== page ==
This study investigated sensory and motor nerve excitability properties to elucidate the development of diabetic neuropathy. A total of 109 type 2 diabetes patients were recruited, and 106 were analyzed. According to neuropathy severity, patients were categorized into G0, G1, and G2+3 groups using the total neuropathy score-reduced (TNSr). Patients in the G0 group were asymptomatic and had a TNSr score of 0. Sensory and motor nerve excitability data from diabetic patients were compared with data from 33 healthy controls. Clinical assessment, nerve conduction studies, and sensory and motor nerve excitability testing data were analyzed to determine axonal dysfunction in diabetic neuropathy. In the G0 group, sensory excitability testing revealed increased stimulus for the 50% sensory nerve action potential (P<0.05), shortened strength-duration time constant (P<0.01), increased superexcitability (P<0.01), decreased subexcitability (P<0.05), decreased accommodation to depolarizing current (P<0.01), and a trend of decreased accommodation to hyperpolarizing current in threshold electrotonus. All the changes progressed into G1 (TNSr 1-8) and G2+3 (TNSr 9-24) groups. In contrast, motor excitability only had significantly increased stimulus for the 50% compound motor nerve action potential (P<0.01) in the G0 group. This study revealed that the development of axonal dysfunction in sensory axons occurred prior to and in a different fashion from motor axons. Additionally, sensory nerve excitability tests can detect axonal dysfunction even in asymptomatic patients. These insights further our understanding of diabetic neuropathy and enable the early detection of sensory axonal abnormalities, which may provide a basis for neuroprotective therapeutic approaches.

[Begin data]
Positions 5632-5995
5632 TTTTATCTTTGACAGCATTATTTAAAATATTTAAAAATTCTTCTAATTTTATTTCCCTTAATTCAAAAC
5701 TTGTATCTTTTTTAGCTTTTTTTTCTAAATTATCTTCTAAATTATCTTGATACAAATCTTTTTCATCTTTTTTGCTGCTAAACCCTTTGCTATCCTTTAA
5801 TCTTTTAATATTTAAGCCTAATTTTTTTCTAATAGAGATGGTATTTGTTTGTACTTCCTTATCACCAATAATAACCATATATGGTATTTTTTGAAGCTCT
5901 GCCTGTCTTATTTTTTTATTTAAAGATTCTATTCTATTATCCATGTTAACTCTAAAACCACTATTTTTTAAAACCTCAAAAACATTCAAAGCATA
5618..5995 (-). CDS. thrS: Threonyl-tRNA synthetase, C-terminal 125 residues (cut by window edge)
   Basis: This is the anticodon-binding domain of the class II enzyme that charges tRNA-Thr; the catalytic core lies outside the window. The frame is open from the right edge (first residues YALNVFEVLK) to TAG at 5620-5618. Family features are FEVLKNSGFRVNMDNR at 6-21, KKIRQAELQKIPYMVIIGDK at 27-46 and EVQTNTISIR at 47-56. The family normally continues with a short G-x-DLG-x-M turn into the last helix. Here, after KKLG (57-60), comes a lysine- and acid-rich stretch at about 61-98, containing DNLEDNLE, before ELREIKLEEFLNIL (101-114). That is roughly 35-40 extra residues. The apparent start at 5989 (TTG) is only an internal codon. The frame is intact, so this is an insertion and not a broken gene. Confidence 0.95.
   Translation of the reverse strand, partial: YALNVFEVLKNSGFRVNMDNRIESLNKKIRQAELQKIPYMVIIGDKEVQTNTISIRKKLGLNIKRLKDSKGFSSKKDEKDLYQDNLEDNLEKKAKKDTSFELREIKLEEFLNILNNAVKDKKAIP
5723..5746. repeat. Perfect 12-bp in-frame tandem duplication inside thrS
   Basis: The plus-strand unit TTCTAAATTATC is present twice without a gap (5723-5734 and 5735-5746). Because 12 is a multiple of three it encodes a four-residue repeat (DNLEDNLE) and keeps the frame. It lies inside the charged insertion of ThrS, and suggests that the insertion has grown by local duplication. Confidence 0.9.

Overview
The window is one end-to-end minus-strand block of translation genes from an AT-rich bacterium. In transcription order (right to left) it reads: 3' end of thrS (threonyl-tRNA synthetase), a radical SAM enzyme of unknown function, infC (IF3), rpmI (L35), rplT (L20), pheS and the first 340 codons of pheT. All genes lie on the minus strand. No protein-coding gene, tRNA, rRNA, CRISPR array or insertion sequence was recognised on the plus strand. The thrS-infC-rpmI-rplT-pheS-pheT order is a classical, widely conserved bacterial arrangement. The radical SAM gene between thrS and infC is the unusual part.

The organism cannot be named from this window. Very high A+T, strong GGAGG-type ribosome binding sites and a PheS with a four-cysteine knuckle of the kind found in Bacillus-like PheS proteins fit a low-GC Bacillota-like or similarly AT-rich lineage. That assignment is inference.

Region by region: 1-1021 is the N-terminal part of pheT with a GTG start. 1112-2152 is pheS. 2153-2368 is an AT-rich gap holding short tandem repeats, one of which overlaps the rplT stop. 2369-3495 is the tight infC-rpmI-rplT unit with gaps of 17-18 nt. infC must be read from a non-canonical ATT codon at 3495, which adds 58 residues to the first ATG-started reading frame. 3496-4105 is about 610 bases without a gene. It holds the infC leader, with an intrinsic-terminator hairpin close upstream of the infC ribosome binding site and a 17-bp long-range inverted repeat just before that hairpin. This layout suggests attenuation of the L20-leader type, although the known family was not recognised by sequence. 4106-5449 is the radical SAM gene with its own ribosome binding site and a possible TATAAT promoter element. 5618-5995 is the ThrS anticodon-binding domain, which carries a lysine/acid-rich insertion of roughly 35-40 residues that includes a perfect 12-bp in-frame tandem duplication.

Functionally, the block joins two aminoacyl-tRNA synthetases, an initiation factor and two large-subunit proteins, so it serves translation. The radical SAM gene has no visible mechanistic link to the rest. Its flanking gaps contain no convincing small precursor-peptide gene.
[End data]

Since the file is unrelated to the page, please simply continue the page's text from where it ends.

ASJC Scopus subject areas
- Biochemistry, Genetics and Molecular Biology(all)
- Agricultural and Biological Sciences(all)